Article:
, , , , , , , , ,

4098718595_9e7f57455d_mIn most of his letters to the early church, Paul begins with doctrine and ends with the practical application of doctrine in the lives of believers. Paul stated that he was “an apostle of Jesus Christ”. The Greek word apostolos means to be a delegate;  one sent with the full power of attorney. It means to act in the place of another, the sender remaining behind to back up the one sent. In the case of Christians, it means that God sends us to do what he Himself would do in our place. We are to represent Him in the world.

Paul was in prison when he wrote the letter to the church in Ephesus, sometime around 60 A.D. He was under guard in rental quarters in Rome (see Acts 28:30) and the letter was delivered to the church by Tychicus. At the time, Ephesus was the leading center of the Roman Empire; Paul stayed there for three years on his third missionary journey. At that time it was the capital city of the province of Asia.

There are two categories of knowledge: pure, or theoretical knowledge (doctrine) and applied knowledge, which is the practical application of theoretical knowledge. For example, in Paul’s letter to the Ephesians the first three chapters deal with doctrine (the calling of the church) and chapters 4-5 deal with application (the conduct of the church). This letter was addressed to the saints living in Ephesus. The Greek word for saint is hagiois, or “the Holy ones”; those who are set apart for God’s own use. It is the essence of what it means to live as a Christian and to be a follower, or disciple of Jesus Christ.

Paul taught that the Jewish and gentile believers are one in Christ, to be demonstrated by love for one another. He encouraged them to love both God and their fellow saints in Christ. Agape is the Greek word for love as a noun; agapao is the verb form. Paul uses both forms in his letters; agape being the love of God (as in “God is love: and agapeo as being in how that love is expressed through the lives of the saints. There is also a third Greek word for love: phileo, which is the love felt in relationships between people (as in friendship) but here Paul is primarily dealing with the application of doctrine, the foundation of which is the love of God in us and through us.  Paul’s focus was on maintaining unity within the church.

This letter begins and ends with love;  it was most likely a ‘circular letter’ meaning that while it was written to the saints in Ephesus, it was most likely passed around to the other churches as encouragement to love each other, and as a reminder to establish churches that were not based on rules and structure alone, but churches where the love of God was to be manifested to the people through the lives of the saints.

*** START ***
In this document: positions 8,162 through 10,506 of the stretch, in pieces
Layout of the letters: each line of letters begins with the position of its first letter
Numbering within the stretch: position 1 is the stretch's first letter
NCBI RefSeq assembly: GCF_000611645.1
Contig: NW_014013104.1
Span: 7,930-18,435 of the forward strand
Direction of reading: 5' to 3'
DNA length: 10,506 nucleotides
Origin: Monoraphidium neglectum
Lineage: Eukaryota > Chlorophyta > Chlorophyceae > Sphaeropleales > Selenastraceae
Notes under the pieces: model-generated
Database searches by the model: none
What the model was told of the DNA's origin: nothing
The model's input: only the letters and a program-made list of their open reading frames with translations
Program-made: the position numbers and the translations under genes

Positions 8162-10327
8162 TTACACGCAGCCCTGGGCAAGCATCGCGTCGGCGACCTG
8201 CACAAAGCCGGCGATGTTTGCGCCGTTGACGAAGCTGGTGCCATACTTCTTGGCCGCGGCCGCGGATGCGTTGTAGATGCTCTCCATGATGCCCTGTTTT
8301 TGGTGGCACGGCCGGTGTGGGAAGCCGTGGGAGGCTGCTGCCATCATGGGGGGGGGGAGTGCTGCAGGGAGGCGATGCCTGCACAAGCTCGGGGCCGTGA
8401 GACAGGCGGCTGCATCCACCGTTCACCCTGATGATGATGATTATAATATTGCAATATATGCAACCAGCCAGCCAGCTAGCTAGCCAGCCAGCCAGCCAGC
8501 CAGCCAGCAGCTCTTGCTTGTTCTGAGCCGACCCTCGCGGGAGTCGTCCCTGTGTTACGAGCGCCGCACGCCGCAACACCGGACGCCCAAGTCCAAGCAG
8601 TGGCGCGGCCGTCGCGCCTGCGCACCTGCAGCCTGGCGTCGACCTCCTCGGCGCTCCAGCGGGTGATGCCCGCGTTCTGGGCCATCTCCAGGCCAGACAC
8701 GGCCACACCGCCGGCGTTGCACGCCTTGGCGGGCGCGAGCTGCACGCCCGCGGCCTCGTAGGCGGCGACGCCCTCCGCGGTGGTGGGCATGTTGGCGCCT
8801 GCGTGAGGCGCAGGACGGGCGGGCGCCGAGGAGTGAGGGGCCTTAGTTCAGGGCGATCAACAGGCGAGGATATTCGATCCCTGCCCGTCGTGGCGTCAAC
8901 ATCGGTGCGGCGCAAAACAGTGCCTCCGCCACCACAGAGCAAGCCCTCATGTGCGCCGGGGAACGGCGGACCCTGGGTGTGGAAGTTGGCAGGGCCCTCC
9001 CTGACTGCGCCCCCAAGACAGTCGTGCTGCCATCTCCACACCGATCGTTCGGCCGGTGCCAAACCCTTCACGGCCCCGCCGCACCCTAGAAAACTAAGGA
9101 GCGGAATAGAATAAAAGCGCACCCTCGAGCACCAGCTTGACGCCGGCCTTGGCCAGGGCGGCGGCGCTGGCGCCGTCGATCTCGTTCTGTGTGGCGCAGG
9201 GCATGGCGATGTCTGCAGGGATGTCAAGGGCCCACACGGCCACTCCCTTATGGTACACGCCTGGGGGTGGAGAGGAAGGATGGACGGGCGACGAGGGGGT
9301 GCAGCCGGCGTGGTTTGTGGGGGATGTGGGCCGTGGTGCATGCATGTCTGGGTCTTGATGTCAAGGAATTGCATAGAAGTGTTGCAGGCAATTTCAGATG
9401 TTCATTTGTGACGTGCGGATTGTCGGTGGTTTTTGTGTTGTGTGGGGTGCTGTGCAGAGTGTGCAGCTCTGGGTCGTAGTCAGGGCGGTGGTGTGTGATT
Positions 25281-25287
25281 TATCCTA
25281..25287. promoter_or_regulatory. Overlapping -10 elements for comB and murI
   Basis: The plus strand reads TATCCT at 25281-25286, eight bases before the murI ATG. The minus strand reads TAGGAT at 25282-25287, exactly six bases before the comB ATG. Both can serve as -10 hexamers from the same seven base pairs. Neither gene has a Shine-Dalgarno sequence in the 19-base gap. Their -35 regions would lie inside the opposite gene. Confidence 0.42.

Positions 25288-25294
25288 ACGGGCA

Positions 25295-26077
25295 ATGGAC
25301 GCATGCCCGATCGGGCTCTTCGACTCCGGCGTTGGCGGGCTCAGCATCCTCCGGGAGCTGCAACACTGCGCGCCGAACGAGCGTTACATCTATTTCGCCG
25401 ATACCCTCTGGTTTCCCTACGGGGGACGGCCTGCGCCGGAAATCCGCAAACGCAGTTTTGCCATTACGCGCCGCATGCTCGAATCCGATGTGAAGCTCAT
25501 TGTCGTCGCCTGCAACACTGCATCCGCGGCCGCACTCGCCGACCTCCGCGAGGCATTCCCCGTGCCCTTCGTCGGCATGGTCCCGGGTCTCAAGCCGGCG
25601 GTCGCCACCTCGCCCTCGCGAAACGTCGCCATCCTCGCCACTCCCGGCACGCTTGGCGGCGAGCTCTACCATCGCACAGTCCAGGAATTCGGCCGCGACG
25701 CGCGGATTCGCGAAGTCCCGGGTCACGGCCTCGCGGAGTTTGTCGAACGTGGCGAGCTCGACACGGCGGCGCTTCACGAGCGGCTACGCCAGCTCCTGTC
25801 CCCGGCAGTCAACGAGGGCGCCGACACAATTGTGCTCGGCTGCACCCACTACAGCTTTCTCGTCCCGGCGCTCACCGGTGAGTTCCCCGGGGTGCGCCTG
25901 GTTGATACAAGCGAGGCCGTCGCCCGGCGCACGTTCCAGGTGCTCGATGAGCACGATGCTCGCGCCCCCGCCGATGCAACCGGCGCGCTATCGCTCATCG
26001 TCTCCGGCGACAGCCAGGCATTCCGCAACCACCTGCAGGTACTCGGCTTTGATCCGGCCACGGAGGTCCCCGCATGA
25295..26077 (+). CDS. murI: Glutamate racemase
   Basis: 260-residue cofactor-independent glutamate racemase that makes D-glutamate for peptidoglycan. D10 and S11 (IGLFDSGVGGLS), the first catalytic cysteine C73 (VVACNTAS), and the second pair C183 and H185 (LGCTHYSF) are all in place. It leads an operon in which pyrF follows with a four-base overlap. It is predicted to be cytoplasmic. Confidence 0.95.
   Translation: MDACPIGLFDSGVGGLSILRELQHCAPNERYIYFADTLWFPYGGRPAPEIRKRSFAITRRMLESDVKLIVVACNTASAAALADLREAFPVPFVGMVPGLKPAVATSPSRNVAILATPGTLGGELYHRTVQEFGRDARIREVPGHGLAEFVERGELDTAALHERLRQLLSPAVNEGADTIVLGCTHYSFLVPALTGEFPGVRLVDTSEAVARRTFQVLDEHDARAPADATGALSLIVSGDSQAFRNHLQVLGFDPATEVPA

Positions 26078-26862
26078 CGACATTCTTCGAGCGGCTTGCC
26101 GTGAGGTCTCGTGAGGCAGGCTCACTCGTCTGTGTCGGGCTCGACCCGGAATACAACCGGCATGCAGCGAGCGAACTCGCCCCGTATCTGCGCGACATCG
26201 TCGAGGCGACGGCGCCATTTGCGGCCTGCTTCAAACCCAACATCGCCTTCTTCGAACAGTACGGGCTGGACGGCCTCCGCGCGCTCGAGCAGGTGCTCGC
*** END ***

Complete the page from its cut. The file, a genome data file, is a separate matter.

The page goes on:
Fast forward about two thousand years.  Paul is under house arrest, somewhere on the outskirts of the city of Syracuse.  Tychicus is sitting with him;  the two men are having coffee and Paul is listening intently to the report of the churches.  He is disturbed by something that Tychicus is saying:  “There is a teaching going around in Syracuse, Paul, that in order to love others you must first love yourself, as though it is doctrine.  The people have focused on this, and their activities seem to include reading a lot on self-love, and attending groups to learn how to love themselves.”  Tychicus sits in silence as the Paul lowers his head into his hands, and sits silently.  After a time of deep thought, he lifts his head and says “Please bring me my pen.”  Pouring another cup of coffee for himself and his guest, he sits down and begins writing.  “To the Church in East Syracuse . . . to the Church in Fayetteville . . . to the Church in the Valley . . .”

This is a reprint of an old blog post from November of 2012; a period of deep grief and reflection for me. I have spent this snowy afternoon looking over old writing, beginning with the very first post in the spring of 2010. I liked this one in particular, however, so I am re-posting it today. I’m still working on the next article in the Sozo/ deliverance and inner healing series, and may or may not get it finished in the next couple of days. Writing has been immensely therapeutic for me, as it has been for as long as I can remember. I have my journals going all the way back to elementary school, along with a copy of my very first ‘book’, written when I was somewhere around ten years old. I found old articles today that I had written years ago, and an early copy of my testimony. Interesting reading.

I’m heading out now to brave the wind and snow and see if there are any Sunday papers left. Not likely after the games this weekend, but will come back to writing the next post in the series when I get back home.

Have a blessed and peaceful day, people.

You must be even more careful to put into action God’s saving work in your lives, obeying God with deep reverence and fear. For God is working in you, giving you the desire to obey Him and the power to do what pleases Him. ~ Philippians 2:12b – 13